Women’s Brains & Saying No to Alcohol

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February 27, 2014

how to stop drinking

Does Your Brain Know When to Stop?

Women and men differ many ways in how their bodies process alcohol. Now you can add one more way—how their brains react. Many women’s magazines extol the advantages of multitasking, but a new study shows that some women may have a multitasking function they don’t need. The brains of alcohol-dependent women show that different areas of the brain activate in response to alcohol, but don’t deactivate when they should.
Scientists are aware of a number of areas where women and men differ in how they process alcohol. They include weight, the ratios of water and fat in the body and women’s lower levels of an enzyme that breaks down alcohol. These reasons explain why women drink less than men but feel the effects faster. It’s also why women can get addicted to alcohol faster than men can. For these reasons, the tables that list levels of safe drinking or binge drinking vary for men and women. Men can safely drink up to 14 drinks per week, but for women, that weekly number is 8.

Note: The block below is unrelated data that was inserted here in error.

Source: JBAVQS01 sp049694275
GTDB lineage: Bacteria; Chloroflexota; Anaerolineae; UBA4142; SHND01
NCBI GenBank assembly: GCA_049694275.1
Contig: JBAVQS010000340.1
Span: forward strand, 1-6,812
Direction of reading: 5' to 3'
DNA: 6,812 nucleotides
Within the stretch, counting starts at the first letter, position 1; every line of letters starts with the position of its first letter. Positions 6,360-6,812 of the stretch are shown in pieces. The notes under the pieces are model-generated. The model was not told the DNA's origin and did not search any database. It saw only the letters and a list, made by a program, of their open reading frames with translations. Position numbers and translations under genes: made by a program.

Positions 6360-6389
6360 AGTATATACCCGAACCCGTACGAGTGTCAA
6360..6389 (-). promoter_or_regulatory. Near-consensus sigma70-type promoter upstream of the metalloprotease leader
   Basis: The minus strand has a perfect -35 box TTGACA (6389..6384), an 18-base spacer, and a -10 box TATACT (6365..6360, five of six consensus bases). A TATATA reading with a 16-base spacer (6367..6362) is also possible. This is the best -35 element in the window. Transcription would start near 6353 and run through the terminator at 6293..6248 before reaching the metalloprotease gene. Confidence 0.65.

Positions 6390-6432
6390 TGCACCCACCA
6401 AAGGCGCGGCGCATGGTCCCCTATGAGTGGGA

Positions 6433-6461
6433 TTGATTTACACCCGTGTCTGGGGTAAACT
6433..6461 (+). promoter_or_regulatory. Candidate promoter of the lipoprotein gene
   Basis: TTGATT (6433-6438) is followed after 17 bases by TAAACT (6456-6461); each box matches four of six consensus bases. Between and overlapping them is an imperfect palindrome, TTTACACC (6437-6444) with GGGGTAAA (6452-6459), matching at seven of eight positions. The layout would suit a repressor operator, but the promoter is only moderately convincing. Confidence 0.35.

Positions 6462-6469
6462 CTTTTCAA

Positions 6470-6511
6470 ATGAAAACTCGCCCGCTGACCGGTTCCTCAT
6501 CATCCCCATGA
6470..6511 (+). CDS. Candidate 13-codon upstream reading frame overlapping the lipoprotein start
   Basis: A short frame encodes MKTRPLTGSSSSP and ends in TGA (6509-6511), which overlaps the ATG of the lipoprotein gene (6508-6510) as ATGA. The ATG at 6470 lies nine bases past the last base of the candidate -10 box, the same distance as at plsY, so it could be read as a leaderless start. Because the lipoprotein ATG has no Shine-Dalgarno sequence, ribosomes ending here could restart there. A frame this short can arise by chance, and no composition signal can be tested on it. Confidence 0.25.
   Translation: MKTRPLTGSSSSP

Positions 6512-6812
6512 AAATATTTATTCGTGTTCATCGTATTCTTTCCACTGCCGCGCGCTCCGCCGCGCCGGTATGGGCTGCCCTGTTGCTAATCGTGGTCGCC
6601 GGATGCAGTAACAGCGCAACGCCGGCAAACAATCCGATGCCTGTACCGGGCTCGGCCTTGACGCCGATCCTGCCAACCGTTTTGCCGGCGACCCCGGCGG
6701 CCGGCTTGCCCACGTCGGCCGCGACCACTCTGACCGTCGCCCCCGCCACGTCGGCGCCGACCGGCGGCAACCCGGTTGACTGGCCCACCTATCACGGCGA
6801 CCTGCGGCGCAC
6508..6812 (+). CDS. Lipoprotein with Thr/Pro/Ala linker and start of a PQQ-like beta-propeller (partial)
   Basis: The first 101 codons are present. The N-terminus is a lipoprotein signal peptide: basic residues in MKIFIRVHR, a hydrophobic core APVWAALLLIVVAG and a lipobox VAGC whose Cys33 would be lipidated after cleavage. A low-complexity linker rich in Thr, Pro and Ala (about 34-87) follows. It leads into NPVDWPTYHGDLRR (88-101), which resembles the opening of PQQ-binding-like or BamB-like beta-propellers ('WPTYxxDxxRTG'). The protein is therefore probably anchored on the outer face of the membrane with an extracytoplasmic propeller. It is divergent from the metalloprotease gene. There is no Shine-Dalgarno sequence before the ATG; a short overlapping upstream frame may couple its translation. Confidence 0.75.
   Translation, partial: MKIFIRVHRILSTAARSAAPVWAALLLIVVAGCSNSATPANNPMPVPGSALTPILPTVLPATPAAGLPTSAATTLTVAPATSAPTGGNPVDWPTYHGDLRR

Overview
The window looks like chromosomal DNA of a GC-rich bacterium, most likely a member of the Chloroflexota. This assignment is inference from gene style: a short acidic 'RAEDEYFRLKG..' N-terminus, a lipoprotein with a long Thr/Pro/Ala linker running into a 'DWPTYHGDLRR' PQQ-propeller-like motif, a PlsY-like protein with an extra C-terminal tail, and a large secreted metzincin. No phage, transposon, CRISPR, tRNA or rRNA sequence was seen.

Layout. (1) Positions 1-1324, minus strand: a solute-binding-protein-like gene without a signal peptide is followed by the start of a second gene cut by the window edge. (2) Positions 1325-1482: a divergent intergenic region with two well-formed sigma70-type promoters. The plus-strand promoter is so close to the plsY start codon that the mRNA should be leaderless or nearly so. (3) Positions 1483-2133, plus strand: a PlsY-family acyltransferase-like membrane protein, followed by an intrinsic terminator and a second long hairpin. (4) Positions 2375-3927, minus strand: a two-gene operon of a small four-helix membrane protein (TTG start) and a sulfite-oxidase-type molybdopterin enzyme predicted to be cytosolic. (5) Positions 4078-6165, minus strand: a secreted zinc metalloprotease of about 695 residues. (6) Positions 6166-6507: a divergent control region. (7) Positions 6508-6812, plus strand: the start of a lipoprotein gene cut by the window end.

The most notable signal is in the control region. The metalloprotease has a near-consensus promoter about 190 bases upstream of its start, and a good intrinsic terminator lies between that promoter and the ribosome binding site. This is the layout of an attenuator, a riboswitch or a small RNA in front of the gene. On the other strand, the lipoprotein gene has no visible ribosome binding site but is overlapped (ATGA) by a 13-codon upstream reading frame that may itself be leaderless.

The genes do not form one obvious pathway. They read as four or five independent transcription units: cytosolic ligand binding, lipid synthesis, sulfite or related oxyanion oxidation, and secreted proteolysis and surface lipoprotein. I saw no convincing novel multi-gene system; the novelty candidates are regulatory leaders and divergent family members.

Now research from Indiana University focuses more on the brain and behavior associated with drinking –specifically risk-taking behavior in women. Researchers studied two groups of women by using functional MRIs, which could identify the areas of the brain functioning during a given activity. The women were not drinking alcohol, but were divided into a healthy control group and a group who were dependent on alcohol.
After using innocuous items to determine brain responses to high risk and low risk, the women were presented with two extreme options: Accept one free drink when you have a safe ride home or take the equivalent of six shots when you don’t have a safe ride home. In the control group, women’s brains reacted by deactivating sections linked to approaches and activated areas associated with resting state behavior and conceptualizing the future (i.e., what would happen by accepting or rejecting the strong drink).
For alcohol-dependent women, the reactions were different. Areas of the brain showed activation for reward, for cognitive control and for resting state behaviors, but didn’t deactivate any area. Nothing that would turn the behavior off meant that the women could not switch between strategies of accepting the one drink option and declining the other.
This research adds more information to the picture on risky behavior and women—there’s something behind ‘drinking makes me crazy and I can’t stop.’ Lakeview Health can show you how to stop drinking.  Contact our intake counselors at 866.704.7692 or on Live Chat. We can give you the therapy and tools you need to make the change for good.

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